This album went 8X Platinum in the U.S., and even unseated Michael Jackson’s Thriller at Billboard’s #1 spot for a spell. It featured the hits ‘Every Breath You Take,’ ‘Wrapped Around Your Finger’ and ‘King of Pain,’ all of which appear on the album’s stacked Side Two.
In response, Mellencamp delivered a follow-up album that he recorded in just two weeks, with few instruments and little attention to the production. You want the format, he was saying, I’ll give you the format. That album was 1984’s Dance Naked.
After the Disco is the band’s sophomore effort, and it’s a blast. As you’d expect from this pairing, the songs combine the sticky, off-kilter melodies of The Shins with some novel production techniques. It’s cerebral ear candy.
Best known for the minor hit ‘I Love L.A.,’ Trouble in Paradise is a satirical exploration of hedonism and excess, with songs such as ‘My Life Is Good’ and ‘There’s a Party at My House’ showcasing some of the most despicable characters Newman has ever voiced. Of course, they’re also hilarious.
A Innocent Man was Joel’s follow-up to the excellent, but under-performing (by his standards), The Nylon Curtain. While Nylon went “only” double-Platinum, this album went 7x Platinum and ties with 52nd Street and Glass Houses as his second most successful album, behind the Diamond-level The Stranger.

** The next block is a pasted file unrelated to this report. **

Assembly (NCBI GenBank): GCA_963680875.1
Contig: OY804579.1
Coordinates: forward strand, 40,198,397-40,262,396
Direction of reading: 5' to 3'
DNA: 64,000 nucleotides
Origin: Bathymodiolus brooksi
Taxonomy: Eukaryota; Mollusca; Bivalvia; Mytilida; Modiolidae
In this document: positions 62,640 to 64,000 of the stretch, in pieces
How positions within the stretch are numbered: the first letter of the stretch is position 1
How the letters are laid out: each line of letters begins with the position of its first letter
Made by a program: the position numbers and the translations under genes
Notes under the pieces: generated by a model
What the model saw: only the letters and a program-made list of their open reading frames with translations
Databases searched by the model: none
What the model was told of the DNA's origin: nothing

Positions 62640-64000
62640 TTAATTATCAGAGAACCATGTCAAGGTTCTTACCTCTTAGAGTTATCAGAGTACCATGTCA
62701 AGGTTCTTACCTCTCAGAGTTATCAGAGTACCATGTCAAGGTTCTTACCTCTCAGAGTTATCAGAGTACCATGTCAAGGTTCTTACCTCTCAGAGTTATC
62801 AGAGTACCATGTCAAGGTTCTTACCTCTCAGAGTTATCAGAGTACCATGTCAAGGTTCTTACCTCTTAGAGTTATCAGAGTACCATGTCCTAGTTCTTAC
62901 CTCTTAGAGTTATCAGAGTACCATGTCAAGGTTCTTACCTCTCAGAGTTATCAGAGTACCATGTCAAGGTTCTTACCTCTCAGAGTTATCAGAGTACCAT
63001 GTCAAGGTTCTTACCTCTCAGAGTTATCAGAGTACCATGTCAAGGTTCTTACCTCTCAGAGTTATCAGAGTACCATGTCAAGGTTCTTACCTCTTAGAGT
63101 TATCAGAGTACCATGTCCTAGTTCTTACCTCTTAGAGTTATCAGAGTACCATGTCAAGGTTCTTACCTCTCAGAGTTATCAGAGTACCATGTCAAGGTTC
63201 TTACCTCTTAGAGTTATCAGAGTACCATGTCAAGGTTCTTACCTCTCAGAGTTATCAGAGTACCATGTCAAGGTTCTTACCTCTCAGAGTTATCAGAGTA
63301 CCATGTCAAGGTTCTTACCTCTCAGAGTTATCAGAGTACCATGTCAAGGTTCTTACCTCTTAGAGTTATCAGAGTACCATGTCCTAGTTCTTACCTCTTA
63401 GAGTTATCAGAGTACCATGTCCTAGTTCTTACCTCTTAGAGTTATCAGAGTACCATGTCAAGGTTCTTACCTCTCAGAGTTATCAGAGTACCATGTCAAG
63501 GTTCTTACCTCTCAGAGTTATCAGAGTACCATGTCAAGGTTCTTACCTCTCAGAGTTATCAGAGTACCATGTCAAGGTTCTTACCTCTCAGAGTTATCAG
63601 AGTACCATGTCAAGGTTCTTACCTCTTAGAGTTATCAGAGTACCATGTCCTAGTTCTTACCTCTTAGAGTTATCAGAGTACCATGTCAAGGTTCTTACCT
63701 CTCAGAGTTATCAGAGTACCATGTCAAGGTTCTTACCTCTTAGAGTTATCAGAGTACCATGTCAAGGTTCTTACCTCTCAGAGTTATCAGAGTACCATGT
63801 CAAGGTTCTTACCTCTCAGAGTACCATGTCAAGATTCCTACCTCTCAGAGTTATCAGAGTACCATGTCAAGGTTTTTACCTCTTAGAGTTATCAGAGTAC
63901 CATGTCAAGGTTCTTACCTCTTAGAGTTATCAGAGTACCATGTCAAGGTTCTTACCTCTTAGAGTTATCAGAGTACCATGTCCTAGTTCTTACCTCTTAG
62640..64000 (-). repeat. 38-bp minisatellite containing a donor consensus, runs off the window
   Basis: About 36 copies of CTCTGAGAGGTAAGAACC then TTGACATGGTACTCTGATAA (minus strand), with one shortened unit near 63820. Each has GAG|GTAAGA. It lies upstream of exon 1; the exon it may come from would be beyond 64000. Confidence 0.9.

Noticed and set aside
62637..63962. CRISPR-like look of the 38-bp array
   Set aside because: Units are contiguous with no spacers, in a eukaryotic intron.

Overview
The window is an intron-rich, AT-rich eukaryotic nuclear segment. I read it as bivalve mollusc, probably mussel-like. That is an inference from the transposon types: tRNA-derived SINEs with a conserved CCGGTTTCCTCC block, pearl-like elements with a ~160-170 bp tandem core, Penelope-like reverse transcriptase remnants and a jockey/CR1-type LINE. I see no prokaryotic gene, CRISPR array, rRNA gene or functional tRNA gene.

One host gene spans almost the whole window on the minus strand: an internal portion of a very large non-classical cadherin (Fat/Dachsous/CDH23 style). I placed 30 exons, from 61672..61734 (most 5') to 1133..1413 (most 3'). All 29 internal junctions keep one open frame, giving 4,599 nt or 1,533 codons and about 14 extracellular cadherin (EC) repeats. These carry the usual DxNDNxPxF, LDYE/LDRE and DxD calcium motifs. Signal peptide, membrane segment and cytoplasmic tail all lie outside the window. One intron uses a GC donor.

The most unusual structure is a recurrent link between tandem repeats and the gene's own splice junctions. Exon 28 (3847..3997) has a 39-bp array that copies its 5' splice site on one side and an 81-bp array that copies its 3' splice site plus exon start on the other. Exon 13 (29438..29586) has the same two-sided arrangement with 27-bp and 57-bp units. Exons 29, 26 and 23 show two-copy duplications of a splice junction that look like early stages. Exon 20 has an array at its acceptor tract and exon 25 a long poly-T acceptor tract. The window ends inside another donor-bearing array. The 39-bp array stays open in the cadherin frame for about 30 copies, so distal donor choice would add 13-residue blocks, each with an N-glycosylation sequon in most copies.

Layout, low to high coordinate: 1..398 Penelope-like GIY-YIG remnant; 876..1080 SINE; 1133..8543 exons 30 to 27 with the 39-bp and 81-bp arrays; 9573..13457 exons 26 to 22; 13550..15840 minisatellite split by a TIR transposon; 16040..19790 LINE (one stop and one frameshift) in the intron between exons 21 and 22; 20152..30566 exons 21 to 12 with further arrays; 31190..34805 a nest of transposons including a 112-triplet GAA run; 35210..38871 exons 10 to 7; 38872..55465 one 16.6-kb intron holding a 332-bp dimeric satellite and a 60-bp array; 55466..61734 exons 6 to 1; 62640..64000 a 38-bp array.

Yes, Billy Joel was a freaking juggernaut.
David Bowie’s Let’s Dance comes in at #9 on my list of best 1983 albums. I knew the hits from this album at the time of release but I never heard the whole thing through until I spent some time exploring Bowie’s catalog after his death.
Let’s Dance was Bowie’s most successful album, selling nearly 11 million copies worldwide. Hits ‘Let’s Dance,’ ‘Modern Love’ and ‘China Girl’ are among his top-selling singles. Critically, its reception was mixed, though over time its reputation has grown.
This is surely the first and only list on which I’ll ever have a Lionel Richie album ahead of a Bob Dylan album, but I can’t deny the consistent excellence of Richie’s Can’t Slow Down, my #10 album of 1983.
Can’t Slow Down enjoyed considerable critical and commercial success, and even bested Bruce Springsteen’s Born in the U.S.A. and Prince’s Purple Rain for the Album of the Year Grammy. I can’t say I agree with that particular outcome, but it’s certainly a notch in this album’s belt.